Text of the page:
The FIFA Confederations Cup in Brazil this June will be a gathering of some of the globe’s greatest talents, all of whom have known nothing other than football in their professional lives. However Tahiti’s participation will very much provide a point-of-difference.
Tahiti’s squad is comprised entirely of amateurs, nearly all of whom ply their trade in the humble environs of the local competition on French Polynesia’s main island. Despite this, Tahiti – with their collection of office workers, labourers, school teachers and salesman – are intent on marking their mark in June despite the rarefied football atmosphere that will be Brazil 2013.
Goalkeeper Mikael Roche, like the vast majority of his team-mates must manage to combine a working life with preparing to meet the demands of facing the world’s best. “It is quite difficult, as we start each day very early and so have to wake up early, and yes, it is not physical work but still demanding,” Roche told FIFA.com. “I just have time to go home, collect my bag and go to the pitch so the timelines are quite short.”
A dream come true
Tahiti have long been one of the Pacific’s more established football nations, although recent years have provided relatively lean pickings. That all changed last June in the Solomon Islands as Tahiti shocked the continent, including reigning champions New Zealand – the only undefeated team at the 2010 FIFA World Cup South Africa™ – by claiming their maiden OFC Nations Cup.
Used to fending off the demands of teenage students, Roche, the national team’s long serving No1, is, as a result of that triumph, expecting to be in the firing line, quite literally, this June. It is, however, a situation that Roche or his team-mates wouldn’t swap.
“As soon as the final whistle blew (in the OFC Nations Cup final) the first thing I did was run to the other boys shouting ‘we are going to Brazil, we are going to Brazil’,” Roche says while a handful of team-mates smile at both the memory and the tall goalkeeper’s natural ability to entertain.
“You always want to go higher in football,” said Roche. “And now we are going to Brazil, the church of football, it is incredible.”
To play against the best in the world is quite simply a gift.
Roche, is far from intimidated by the prospect of facing the likes of Spain, Uruguay and Nigeria in Brazil 2013’s Group B. “It is great,” he says with an sense of anticipation. “Every weekend we switch on the TV, and we see Real Madrid and Barcelona players, so to play against the best in the world is quite simply a gift."
“Uruguay have such beautiful players like (Diego) Forlan, (Luis) Suarez and (Edinson) Cavani. And those (latter) two are maybe the best strikers in England and Italy.”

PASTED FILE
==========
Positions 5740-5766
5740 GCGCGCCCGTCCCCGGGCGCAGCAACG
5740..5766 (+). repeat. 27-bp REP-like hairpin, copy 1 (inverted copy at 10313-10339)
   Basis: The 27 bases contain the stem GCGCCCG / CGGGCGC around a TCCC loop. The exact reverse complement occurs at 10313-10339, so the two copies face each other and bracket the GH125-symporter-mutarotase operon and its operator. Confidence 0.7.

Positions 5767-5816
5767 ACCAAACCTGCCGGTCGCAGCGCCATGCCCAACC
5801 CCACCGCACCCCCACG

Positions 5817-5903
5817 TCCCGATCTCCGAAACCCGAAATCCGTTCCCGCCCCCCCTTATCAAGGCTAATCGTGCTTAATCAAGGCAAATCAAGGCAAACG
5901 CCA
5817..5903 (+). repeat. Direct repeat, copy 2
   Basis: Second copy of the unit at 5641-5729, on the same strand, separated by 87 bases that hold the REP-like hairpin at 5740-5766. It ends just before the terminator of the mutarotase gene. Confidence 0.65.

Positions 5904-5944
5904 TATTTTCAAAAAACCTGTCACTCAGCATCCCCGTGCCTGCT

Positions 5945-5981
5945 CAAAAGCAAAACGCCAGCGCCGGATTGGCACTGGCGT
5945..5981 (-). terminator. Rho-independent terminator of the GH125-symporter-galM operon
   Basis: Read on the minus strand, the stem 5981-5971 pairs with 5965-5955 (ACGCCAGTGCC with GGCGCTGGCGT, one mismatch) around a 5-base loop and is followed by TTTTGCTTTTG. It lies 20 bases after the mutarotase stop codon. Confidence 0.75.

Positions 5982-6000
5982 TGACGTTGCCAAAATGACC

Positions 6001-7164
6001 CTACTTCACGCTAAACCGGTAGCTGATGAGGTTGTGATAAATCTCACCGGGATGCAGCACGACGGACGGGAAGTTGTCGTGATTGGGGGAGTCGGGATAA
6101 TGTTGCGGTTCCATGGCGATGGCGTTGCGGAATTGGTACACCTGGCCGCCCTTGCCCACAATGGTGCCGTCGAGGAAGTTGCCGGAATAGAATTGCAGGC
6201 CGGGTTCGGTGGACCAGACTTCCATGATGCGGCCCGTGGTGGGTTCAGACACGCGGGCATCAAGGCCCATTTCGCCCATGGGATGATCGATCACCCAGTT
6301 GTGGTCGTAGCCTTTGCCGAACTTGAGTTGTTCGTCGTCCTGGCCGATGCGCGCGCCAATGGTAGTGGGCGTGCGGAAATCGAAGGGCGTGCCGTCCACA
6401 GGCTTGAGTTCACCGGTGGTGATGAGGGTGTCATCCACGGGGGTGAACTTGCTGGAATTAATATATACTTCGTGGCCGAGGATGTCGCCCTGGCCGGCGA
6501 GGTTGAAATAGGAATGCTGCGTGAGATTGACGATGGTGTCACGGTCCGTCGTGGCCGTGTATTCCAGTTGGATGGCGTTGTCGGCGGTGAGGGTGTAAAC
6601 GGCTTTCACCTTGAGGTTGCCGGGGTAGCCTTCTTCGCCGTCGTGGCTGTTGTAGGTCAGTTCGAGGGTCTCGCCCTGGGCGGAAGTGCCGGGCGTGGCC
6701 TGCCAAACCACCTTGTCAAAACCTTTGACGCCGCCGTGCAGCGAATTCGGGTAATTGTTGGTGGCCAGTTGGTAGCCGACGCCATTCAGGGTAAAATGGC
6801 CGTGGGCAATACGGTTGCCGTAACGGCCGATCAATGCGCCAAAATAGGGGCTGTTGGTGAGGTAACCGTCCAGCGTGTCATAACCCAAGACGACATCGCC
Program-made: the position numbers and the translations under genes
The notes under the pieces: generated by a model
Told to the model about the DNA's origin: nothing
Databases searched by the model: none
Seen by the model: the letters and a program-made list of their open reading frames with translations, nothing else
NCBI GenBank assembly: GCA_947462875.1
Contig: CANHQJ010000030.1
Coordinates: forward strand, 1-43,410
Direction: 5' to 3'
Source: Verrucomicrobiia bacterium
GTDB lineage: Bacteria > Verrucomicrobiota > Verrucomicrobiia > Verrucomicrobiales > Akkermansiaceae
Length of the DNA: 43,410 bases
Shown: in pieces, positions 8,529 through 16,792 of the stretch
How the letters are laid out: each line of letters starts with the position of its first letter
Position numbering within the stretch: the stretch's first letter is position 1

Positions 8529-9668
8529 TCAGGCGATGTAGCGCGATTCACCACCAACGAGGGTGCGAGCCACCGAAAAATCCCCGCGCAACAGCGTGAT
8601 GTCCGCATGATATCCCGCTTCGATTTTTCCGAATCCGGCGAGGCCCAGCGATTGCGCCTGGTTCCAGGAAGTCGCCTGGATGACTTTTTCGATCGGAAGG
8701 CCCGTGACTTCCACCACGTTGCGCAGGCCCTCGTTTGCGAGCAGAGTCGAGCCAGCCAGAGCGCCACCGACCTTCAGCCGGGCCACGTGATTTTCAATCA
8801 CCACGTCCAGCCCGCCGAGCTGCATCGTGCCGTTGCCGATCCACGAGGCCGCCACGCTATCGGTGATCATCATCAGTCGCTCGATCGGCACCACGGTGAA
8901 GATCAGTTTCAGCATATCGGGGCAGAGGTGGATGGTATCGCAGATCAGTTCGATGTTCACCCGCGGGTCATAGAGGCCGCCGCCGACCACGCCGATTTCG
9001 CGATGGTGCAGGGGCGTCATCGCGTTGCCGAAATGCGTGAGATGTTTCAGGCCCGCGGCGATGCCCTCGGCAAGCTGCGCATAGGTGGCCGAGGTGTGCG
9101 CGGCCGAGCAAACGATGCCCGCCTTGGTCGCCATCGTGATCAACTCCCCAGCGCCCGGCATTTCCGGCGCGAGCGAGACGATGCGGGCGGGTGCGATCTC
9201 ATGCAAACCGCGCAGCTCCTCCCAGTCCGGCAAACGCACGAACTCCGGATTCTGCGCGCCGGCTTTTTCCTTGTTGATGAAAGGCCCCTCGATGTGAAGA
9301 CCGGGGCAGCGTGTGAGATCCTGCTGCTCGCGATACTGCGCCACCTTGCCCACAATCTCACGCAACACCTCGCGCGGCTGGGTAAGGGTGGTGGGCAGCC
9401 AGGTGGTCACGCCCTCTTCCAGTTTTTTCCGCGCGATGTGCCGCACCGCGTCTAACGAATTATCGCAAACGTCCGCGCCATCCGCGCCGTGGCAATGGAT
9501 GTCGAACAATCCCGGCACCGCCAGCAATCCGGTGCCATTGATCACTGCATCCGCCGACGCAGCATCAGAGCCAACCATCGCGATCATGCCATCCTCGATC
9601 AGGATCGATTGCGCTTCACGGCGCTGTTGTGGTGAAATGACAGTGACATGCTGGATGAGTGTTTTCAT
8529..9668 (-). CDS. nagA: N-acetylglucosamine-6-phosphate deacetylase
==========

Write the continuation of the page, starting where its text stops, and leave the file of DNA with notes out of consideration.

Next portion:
But what does Roche make about the task in store for the goalkeeper who is protecting Tahiti’s net against such goalscoring greats of the modern era? “It is going to be really, really, really, really hard work,” he says with a mixture of humour and pensiveness. “But at the same time, it is wonderful. Many people say ‘aren’t you afraid’. But no, just enjoy.”
*World Cup stumble *Despite their unprecedented success in the Solomon Islands last year, Tahiti’s story has not been so successful in the intervening months. Four straight losses in the third and final stage of Oceania qualifying for the 2014 FIFA World Cup dashed Tahiti’s hopes of a second visit to Brazil before they had barely begun.
Oceania’s representative for the intercontinental play-off will be determined later this month with only New Zealand and New Caledonia left in the running. Tahiti, meanwhile will host Solomon Islands, before a visit to Francophone rivals New Caledonia where the pair will reprise last year’s Nations Cup finale.
Roche says that the team’s special bond can help the good times return starting with next week’s visit of the Solomons to Papeete.
“We had a fighting spirit last year. Everybody was like this,” says Roche grasping his palms firmly together to indicate unity. “We knew that if the spirit wasn’t good we couldn’t reach our goals. The only way to survive in high level football is to have unity.”
Though a dead-rubber in terms of the FIFA World Cup, Roche is unequivocal in stating the importance of this month’s matches. “Every game is an important step,” he said. “Every second we have on the pitch is a second we have to build our team for Brazil. And all the guys are conscious of that.”